Pinus contorta subsp. murrayana
Needles in twos, about 2 inches long, and small prickly cones that are wider than they are long distinguish the lodgepole pine. It is grown to supply Christmas trees. The bark is distinctively mottled in yellow ochre and brown, and flakes off in small, thin plates. Pinus contorta has several subspecies ranging from high altitudes in the Sierra Nevada and other Western mountain ranges to the Pacific Coast, where it is known as shore pine or beach pine. Lodgepole pine was first reported to botanists by David Douglas (1798–1834). It is a familiar tree above Stanford Sierra Camp at Fallen Leaf Lake. Campus specimens, including one at 551 Salvatierra Walk, have disappeared in the last 20 years.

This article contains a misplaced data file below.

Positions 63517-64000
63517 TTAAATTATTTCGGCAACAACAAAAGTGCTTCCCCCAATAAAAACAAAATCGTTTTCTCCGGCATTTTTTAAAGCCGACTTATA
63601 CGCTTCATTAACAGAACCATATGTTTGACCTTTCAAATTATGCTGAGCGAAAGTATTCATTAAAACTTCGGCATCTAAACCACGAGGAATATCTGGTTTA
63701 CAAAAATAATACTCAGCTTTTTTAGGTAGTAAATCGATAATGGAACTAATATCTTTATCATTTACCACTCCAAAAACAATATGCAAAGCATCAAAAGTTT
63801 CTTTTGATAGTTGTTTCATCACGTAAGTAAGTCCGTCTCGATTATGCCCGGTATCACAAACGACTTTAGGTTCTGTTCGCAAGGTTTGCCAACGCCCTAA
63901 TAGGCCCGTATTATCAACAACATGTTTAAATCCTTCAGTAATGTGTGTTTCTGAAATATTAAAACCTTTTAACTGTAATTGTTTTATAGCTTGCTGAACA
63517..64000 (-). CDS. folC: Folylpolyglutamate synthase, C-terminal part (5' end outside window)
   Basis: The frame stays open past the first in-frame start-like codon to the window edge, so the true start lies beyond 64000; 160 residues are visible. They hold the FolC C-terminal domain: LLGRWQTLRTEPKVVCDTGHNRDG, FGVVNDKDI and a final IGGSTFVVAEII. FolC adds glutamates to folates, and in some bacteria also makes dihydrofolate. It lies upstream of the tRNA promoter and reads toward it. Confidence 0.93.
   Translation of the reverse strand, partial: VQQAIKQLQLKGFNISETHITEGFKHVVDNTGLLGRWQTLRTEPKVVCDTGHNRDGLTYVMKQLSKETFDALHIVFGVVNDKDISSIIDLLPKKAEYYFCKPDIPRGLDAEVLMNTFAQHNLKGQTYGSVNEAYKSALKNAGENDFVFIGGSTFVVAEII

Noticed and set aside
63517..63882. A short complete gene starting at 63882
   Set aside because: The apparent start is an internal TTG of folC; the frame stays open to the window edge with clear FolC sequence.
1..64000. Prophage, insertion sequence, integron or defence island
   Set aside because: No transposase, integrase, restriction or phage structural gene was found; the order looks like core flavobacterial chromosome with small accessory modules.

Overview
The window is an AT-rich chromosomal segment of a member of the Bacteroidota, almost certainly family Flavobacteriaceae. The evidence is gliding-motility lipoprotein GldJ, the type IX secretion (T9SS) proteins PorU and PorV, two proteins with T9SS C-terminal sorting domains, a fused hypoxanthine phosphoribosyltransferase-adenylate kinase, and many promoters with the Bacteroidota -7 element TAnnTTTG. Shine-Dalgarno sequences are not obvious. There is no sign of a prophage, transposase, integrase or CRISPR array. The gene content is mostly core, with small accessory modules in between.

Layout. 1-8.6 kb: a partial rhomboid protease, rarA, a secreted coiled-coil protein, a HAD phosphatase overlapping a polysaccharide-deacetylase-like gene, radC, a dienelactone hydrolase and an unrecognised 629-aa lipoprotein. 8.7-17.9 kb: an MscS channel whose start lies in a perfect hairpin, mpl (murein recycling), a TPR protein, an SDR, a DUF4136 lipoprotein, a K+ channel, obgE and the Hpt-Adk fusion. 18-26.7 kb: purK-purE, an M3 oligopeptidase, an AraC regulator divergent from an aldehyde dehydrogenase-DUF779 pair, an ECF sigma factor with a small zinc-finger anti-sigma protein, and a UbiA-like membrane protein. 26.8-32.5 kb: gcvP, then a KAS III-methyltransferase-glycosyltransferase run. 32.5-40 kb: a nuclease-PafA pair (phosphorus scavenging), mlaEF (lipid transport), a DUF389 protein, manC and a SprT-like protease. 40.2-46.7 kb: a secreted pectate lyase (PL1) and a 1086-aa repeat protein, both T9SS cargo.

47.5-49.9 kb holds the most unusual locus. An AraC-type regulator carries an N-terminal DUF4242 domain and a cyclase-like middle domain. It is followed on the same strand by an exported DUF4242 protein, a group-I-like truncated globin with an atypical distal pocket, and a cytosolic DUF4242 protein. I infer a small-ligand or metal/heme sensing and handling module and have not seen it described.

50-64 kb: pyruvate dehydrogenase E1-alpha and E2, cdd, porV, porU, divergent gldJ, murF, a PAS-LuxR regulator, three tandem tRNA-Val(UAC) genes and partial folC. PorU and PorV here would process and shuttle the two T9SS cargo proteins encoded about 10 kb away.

Name derivation: Pinus – The Latin name; contorta – twisted (the young shoots).
About this Entry: The main text of this entry is from the P. contorta entry in the book Trees of Stanford and Environs, by Ronald Bracewell, published 2005. John Rawlings subsequently added the subspecies name to the entry title.